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Why Modular Housing Could Be an Answer to Toronto’s Housing Crisis

Over 100 modular units have been completed in the past several months, with more on the way

By Stefan Novakovic

Last Spring, the City of Toronto announced a plan to build over 200 new supportive modular housing apartments in just a matter of months. “We know helping people with supportive housing is good for everyone and modular housing is a way to make that happen faster,” said Mayor John Tory in an April 29 announcement. “The pandemic has heightened the need for supportive housing.” And just before the end of the year, the first residents moved into the rapidly constructed Scarborough complex at 11 Macey Avenue.

Modular housing
Photo courtesy of the City of Toronto.

In the first weeks of 2021, the 56 bachelor suites on Macey Avenue were joined by another modular building featuring 44 compact apartments at 321 Dovercourt Road in downtown Toronto. And this week, the City announced that the 100 recently completed homes will be joined by similarly scaled new buildings in Willowdale and Cedarvale, which are expected to introduce an additional 64 homes each by the end of the year.

Modular housing
Photo courtesy of the City of Toronto.

Measuring approximately 28 square metres each, the homes all come fully furnished, and are equipped with a compact modern kitchenette and full, accessible private bathroom. In addition, the four planned and completed buildings — which are all designed with a similar 5,200-square-metre footprint and three-storey scale — include a larger communal kitchen and dining room, as well as administrative offices and program spaces for residents.

Modular housing
Photo courtesy of the City of Toronto.

The four projects announced so far under Toronto’s Modular Housing Initiative (MHI) leverage modern pre-fabrication techniques to construct functional new homes on a dramatically accelerated timeline. Assembled from a factory-made kit of parts delivered to site and stacked into place, the buildings can be completed in months — even weeks — instead of years. Built on vacant or underused City-owned property in established neighbourhoods, they have the potential to transform parking lots and fenced-off land into full-fledged communities.

Photo courtesy of the City of Toronto.

Local architects Montgomery Sisam developed the modular design template, which imbues highly streamlined, efficient fabrication with a sense of grace, dignity and comfort. While the apartments all welcome ample natural light through their generous central windows, the buildings themselves quietly convey a sense of welcome. Framed by exterior accents in warm wood tones, the simple buildings are eventually set to be complemented by landscaping and ample outdoor seating, making for a sociable ambiance.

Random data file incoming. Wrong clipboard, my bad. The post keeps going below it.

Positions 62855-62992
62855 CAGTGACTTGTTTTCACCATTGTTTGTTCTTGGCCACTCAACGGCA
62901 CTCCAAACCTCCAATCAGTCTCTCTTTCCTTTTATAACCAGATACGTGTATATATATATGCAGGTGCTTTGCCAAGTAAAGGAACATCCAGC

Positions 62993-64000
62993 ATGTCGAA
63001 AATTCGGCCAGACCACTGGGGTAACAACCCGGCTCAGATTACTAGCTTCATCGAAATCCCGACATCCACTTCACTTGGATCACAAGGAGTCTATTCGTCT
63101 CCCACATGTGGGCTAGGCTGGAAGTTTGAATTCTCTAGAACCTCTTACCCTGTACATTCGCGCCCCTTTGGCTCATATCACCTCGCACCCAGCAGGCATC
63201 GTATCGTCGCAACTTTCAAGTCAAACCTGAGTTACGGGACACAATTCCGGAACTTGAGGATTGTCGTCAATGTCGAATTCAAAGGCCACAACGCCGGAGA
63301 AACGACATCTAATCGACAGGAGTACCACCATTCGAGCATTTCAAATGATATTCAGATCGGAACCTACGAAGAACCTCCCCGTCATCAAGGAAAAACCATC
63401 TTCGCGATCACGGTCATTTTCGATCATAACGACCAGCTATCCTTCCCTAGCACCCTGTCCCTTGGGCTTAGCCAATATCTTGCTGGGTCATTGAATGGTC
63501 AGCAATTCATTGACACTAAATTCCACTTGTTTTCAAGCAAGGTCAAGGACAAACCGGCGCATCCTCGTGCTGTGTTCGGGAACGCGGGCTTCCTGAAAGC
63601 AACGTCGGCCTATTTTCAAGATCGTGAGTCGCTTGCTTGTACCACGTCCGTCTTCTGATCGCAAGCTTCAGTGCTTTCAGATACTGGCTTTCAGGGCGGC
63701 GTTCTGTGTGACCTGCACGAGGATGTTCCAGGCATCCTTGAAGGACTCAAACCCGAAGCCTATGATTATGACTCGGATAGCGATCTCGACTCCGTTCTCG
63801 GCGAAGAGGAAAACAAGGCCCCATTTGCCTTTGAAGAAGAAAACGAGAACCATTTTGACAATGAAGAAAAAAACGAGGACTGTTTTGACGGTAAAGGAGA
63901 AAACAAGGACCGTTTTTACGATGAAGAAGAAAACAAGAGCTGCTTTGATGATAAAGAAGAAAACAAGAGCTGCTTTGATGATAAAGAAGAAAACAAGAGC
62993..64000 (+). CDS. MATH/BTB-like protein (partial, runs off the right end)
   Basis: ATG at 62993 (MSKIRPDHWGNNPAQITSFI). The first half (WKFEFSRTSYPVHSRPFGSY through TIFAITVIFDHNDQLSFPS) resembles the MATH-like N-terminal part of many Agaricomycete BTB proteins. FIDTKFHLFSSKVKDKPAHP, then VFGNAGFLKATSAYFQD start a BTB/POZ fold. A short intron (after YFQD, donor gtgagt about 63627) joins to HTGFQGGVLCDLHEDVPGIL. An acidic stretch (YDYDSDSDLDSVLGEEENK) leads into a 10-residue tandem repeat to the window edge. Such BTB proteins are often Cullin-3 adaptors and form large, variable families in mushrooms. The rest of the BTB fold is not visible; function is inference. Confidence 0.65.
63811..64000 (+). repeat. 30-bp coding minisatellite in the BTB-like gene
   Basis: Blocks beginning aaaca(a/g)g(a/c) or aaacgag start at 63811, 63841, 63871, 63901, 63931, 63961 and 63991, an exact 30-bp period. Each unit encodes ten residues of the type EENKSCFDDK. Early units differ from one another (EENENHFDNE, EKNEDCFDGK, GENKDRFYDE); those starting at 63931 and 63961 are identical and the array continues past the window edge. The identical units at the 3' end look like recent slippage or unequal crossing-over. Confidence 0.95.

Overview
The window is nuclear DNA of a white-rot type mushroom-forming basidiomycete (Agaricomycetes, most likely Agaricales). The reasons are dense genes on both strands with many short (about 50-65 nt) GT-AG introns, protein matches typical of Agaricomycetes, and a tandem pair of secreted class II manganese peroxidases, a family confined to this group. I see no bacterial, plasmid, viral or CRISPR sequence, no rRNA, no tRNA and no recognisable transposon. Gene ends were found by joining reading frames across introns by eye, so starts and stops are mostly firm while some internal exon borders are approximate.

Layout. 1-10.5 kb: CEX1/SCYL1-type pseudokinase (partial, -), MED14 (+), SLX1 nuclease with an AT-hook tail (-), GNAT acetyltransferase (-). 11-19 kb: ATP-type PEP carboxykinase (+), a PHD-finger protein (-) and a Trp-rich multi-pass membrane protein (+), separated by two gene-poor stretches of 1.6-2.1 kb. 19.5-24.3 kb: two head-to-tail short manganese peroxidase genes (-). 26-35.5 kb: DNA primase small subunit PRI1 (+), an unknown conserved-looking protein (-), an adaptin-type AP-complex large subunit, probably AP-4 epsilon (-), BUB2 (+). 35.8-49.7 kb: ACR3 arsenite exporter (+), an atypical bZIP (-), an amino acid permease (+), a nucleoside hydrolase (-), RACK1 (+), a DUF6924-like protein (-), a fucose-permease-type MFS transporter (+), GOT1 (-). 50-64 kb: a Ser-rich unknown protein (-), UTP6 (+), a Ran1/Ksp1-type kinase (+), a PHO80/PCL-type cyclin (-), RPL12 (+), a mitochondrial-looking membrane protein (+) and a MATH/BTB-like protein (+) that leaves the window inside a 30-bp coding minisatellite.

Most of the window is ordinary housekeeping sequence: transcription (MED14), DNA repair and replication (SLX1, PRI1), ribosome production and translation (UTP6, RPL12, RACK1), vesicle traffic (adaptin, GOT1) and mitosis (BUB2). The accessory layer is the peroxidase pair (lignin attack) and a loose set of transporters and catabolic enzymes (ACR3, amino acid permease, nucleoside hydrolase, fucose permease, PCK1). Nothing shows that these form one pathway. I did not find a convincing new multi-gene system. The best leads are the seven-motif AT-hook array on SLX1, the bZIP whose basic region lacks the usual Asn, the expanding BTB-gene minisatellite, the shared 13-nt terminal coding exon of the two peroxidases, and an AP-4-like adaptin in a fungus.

According to the designers, the initiative’s “architectural significance is found in a design that not only recasts our experience of modular buildings but of those who will inhabit them here.” And while “modular buildings are often perceived as cold and industrial, foreign to their surroundings,” Montgomery Sisam’s pared down yet thoughtful design feels of a piece with the fabric of Toronto’s residential neighbourhoods.

A diagram of the building’s assembly. Courtesy of Montgomery Sisam.

For all the innovation in modular design, MHI’s early success still owes more to political action than pre-fabrication. But in speed and scale, the City’s embrace of supportive housing is a modest but meaningful step in fulfilling long-standing promises to address chronic homelessness (even if, at times, it is intent on taking a step back, as well). What’s more, it’s cheaper than maintaining shelters. The COVID-19 pandemic has inflated the monthly expense for maintaining a single shelter bed to $6,600. By contrast, a supportive housing unit only runs the City some $2,000 per month.

From concept to creation, Toronto’s recent embrace of supportive housing represents a promising departure from the inert — and seemingly indifferent — bureaucratic machinery that churned out decades of delays and broken promises.

Adapted from a feature originally published by Azure.


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